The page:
There are rarely extinction level events in a lifetime. Changes happen one little event at a time.

As I sit and watch the lack of respect so many kids have for our institutions, the parents and community who raised them, and the older people who’ve paid their dues and sacrificed, I think about how we got here.

It’s not a simple reason. It wasn’t one event. It was a series of small things. It was giving trophies for showing up. It was telling them how unique and special they are without having done the work to earn it. It was a lack of consequences for their actions.

But the one that stands out to me is when we all decided to let our kids and their friends call us by our first names. When we did that, we removed the divide between the kids and the adults. We removed an inherent level of respect. We made them feel like they were friends of ours instead of students (whether in the literal or figurative sense).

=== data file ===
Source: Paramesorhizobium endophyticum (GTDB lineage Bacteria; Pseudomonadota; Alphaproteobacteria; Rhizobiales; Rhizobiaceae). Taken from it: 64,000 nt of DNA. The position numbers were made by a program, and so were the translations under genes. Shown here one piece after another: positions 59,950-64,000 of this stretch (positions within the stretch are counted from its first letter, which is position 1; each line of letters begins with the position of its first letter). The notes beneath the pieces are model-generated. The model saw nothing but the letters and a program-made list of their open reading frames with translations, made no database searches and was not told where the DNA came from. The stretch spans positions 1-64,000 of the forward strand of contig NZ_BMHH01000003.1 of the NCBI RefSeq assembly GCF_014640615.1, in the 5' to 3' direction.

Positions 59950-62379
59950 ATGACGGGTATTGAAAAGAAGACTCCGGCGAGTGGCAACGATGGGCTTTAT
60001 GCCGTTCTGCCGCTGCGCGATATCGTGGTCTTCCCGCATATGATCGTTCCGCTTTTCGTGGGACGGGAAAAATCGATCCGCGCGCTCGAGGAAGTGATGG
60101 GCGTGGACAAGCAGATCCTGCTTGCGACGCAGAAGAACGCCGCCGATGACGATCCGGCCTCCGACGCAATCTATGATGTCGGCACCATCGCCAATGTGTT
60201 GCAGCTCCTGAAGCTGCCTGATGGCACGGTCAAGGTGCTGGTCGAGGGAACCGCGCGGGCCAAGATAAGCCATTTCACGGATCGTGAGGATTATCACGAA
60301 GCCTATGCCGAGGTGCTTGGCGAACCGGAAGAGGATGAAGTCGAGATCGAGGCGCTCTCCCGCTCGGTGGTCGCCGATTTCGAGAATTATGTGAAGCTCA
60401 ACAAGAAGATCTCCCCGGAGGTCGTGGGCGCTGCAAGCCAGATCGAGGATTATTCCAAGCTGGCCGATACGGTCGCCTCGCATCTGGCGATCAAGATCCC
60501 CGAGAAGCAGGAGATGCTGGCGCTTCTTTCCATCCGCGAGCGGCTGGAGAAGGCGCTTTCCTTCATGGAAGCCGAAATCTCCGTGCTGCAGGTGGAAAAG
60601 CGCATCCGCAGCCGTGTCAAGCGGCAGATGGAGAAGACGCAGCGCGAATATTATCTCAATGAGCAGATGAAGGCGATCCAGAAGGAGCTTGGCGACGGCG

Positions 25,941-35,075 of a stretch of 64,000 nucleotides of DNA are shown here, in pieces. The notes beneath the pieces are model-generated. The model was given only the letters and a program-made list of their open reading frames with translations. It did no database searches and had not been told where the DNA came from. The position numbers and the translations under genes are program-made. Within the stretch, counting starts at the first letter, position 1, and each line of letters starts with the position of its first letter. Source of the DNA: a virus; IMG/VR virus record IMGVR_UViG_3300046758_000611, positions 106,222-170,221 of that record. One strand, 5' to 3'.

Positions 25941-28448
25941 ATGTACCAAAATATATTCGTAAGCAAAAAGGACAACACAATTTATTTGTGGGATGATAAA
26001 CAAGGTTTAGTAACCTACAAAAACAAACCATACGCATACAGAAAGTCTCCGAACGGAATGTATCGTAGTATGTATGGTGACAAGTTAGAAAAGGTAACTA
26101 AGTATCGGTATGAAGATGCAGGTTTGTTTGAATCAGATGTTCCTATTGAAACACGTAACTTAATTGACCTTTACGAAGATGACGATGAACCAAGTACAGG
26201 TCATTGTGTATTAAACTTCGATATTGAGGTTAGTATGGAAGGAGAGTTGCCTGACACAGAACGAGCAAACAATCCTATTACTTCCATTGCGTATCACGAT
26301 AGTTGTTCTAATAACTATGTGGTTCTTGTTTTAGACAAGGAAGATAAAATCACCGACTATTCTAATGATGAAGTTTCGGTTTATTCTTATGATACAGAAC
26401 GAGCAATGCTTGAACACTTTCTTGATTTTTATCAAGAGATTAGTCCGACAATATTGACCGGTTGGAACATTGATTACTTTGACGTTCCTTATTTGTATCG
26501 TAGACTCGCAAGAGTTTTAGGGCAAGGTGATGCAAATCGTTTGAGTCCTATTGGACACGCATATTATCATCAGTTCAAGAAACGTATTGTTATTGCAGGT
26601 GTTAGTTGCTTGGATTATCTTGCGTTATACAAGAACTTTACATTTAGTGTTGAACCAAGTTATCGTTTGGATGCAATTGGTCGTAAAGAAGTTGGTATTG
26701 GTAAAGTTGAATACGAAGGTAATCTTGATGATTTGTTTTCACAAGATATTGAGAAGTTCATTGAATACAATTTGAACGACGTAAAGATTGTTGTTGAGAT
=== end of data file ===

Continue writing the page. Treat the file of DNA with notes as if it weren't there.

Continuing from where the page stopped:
When kids started calling us by our first names, they lost an element of fear. They lost an element of respect. And they moved even closer to believing they know more than their elders.

The arrogance of youth has always existed. But that healthy level of fear and respect always kept them in check, to some extent. With that simple move away from title, kids lost a key, daily, reminding differentiator.

Every time children spoke to you and called you “Mister,” or “Mrs,” or “Ms,” they were reminded that being a teacher, parent, or adult is a stratosphere for which they are still preparing. It’s a daily reminder of the goal of youth – to earn the title of adult.